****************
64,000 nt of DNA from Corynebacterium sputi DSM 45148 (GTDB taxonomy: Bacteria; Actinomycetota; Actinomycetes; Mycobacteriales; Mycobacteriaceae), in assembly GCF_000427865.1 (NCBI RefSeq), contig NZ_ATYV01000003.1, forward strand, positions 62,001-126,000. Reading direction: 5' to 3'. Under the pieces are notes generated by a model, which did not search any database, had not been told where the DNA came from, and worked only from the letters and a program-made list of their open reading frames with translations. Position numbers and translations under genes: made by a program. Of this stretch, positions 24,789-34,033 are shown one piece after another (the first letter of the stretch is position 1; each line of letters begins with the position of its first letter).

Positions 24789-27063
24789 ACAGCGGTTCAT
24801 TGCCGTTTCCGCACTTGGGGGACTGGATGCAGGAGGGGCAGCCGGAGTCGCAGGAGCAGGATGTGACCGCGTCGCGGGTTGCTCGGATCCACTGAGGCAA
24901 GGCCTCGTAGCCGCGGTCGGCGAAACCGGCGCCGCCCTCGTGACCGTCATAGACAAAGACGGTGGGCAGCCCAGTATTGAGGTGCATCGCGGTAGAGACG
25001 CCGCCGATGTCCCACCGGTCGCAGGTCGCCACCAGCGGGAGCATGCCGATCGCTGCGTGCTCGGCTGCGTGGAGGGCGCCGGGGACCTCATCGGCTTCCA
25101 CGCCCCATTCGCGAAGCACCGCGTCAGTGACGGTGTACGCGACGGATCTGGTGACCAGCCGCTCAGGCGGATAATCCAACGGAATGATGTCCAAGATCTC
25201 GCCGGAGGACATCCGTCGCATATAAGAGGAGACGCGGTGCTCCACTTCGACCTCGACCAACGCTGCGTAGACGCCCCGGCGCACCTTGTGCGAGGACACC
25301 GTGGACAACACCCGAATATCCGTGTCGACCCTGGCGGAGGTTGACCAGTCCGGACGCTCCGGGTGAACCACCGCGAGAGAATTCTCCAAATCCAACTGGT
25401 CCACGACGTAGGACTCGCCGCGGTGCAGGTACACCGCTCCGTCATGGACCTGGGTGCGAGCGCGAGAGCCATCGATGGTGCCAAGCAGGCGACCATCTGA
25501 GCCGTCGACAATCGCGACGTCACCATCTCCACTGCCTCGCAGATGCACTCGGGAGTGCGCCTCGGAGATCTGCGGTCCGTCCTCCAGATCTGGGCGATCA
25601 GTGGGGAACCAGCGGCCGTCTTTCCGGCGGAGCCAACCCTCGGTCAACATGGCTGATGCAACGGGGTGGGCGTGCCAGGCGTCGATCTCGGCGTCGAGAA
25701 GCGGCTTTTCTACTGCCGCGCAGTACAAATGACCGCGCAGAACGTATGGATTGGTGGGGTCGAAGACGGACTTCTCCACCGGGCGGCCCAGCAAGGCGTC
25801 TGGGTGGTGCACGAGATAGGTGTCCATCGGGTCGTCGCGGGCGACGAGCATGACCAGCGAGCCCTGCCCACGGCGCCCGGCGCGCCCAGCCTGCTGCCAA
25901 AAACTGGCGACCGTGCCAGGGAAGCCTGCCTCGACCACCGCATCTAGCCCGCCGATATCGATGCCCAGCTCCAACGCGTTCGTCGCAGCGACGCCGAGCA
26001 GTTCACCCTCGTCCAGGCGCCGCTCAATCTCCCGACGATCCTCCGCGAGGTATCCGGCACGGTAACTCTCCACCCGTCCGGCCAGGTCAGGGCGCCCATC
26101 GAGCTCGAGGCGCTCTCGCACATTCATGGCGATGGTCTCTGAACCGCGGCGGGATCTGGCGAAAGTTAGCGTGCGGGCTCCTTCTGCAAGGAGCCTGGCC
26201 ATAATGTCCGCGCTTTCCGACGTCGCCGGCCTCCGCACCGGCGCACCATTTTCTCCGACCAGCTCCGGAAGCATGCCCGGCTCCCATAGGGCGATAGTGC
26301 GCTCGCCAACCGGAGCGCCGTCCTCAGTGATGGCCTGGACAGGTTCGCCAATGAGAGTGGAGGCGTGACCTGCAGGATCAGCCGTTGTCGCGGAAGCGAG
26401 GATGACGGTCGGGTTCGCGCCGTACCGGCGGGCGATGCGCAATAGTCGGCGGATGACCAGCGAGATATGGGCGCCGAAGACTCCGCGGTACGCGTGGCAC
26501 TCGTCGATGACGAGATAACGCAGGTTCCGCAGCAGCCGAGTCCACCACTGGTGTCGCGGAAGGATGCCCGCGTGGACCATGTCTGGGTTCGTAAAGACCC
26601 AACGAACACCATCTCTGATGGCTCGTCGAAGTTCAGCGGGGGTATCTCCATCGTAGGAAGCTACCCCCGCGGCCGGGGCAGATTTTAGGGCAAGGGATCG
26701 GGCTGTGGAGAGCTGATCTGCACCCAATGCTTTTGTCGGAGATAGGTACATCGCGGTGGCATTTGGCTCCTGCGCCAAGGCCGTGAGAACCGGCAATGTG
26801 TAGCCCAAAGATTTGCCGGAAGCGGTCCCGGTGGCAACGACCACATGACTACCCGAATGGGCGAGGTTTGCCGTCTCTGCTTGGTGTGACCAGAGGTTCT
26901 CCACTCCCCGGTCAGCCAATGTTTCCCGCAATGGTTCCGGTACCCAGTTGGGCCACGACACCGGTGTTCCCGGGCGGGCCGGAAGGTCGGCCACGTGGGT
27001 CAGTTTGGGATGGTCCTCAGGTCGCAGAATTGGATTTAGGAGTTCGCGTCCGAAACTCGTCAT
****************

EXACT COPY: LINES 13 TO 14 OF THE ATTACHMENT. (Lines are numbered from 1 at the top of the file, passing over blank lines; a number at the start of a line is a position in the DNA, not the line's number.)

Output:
25701 GCGGCTTTTCTACTGCCGCGCAGTACAAATGACCGCGCAGAACGTATGGATTGGTGGGGTCGAAGACGGACTTCTCCACCGGGCGGCCCAGCAAGGCGTC
25801 TGGGTGGTGCACGAGATAGGTGTCCATCGGGTCGTCGCGGGCGACGAGCATGACCAGCGAGCCCTGCCCACGGCGCCCGGCGCGCCCAGCCTGCTGCCAA